What is your research interest?
I completed masters in both the diterpene chemistry of spurges and homeotic genes of Medicago truncatula after which I ended up applying for a PhD in chemical ecology -- a field where I could make both interests count. I am still mostly interested in the chemical ecology of plants -- preferably the less studied the better -- but I also have a thing for terrestrial invertebrates. In practice, this means that I get to go bushwalking, play with fancy machines, and cut and paste sequences.
What is your teaching focus?
In my research, I have been a bit of a jack-of-all-trades, which is well suited to teaching the large first year classes ranging in topics from evolution and ecology through to biochemistry and molecular biology. In convening BIOL1003 and BIOL1004 I have had a chance to lecture, run tutorials and labs in all of these topics, and having taught high-school biology for three years before starting my PhD has been tremendously helpful.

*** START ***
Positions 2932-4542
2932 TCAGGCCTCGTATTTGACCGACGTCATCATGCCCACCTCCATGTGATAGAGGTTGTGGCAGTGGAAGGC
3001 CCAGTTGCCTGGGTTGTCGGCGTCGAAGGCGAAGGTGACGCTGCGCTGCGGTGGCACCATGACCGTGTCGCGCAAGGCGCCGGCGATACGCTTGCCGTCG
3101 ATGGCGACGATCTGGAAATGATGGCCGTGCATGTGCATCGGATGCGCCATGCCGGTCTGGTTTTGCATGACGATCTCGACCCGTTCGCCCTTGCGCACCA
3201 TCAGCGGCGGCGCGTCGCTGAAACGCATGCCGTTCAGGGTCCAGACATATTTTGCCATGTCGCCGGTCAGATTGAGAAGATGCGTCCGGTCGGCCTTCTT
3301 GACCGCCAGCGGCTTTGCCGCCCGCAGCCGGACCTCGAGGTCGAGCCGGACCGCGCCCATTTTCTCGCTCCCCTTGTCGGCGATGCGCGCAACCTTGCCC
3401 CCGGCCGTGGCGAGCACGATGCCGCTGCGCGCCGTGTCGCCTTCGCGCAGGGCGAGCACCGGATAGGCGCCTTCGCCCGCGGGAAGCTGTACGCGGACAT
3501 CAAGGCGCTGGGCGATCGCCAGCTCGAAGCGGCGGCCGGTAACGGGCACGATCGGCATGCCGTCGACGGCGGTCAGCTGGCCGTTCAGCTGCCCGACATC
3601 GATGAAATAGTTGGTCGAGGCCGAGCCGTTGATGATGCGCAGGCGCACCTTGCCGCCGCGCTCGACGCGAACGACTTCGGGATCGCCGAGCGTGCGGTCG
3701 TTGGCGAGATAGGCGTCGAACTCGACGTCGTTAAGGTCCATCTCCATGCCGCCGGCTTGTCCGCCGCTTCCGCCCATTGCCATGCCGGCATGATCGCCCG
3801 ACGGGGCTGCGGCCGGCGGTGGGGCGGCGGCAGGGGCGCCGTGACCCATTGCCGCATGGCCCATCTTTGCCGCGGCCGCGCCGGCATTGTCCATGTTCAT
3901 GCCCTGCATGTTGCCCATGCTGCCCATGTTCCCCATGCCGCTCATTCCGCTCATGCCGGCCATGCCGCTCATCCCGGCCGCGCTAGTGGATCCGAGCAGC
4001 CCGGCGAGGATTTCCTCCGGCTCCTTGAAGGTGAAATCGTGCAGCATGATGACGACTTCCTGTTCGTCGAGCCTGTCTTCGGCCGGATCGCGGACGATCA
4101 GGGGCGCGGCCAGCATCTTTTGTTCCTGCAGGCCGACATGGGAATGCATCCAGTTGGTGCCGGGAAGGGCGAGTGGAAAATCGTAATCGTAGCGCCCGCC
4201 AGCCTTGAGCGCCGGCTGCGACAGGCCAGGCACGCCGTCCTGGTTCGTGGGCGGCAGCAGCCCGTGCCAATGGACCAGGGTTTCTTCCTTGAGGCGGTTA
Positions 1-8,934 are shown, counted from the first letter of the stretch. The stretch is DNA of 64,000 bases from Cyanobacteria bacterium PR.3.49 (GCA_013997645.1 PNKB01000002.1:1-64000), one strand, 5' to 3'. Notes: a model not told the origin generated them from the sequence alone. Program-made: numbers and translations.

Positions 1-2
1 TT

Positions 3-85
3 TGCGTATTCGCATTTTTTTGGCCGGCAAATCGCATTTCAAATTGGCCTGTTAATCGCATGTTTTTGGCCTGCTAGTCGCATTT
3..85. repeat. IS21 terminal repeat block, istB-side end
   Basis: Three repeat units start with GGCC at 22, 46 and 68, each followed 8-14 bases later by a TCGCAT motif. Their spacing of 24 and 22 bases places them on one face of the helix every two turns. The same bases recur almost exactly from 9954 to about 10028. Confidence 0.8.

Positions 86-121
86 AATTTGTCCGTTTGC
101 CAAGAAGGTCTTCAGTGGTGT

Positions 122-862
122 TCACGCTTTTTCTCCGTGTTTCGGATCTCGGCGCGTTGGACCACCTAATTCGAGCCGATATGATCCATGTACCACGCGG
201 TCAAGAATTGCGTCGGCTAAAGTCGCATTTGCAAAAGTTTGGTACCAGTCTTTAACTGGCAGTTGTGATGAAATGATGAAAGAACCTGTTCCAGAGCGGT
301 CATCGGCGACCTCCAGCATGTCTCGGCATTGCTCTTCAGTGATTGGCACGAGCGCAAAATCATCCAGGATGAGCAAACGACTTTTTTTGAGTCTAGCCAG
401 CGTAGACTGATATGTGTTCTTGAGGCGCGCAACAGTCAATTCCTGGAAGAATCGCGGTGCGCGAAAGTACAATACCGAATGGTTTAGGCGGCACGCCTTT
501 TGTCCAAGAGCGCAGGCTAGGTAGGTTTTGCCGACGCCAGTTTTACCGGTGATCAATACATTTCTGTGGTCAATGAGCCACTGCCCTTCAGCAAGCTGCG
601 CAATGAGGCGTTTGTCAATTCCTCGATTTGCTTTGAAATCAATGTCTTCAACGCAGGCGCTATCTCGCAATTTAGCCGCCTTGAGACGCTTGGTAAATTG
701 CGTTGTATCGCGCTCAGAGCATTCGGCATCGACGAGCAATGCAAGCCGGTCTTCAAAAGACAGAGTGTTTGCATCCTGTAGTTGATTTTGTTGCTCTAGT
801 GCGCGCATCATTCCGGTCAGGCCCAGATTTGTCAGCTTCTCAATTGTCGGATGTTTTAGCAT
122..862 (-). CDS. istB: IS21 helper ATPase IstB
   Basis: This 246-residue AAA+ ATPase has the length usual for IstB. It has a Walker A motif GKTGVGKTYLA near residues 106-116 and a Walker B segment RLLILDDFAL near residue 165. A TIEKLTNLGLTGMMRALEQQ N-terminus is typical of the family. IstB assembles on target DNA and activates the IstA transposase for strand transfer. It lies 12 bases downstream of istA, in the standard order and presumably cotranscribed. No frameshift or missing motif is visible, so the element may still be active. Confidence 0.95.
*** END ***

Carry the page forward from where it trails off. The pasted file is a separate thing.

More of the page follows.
What do you enjoy most about teaching?
Compared to being stuck in the swamp for days, or labwork, where maximum concentration is necessary, teaching is a highly social activity. Unlike research where you often wait weeks for your results, in teaching you can get immediate feedback. I never cease to be amazed at the variety of thinking strategies I encounter in how students tackle problems, and by following those paths of reasoning I can still often gain a new perspective on a subject.
What do you see as challenges for your field?
Tertiary education is moving quickly in the direction of e-learning, and along the way a lot of the genuine, human interaction is easily sacrificed. Making use of the technology available is crucial in achieving learning outcomes that are relevant to the professional environment in academia and beyond. In undergraduate teaching we need to be able to do this without losing the engagement between academics and students, and between the students themselves.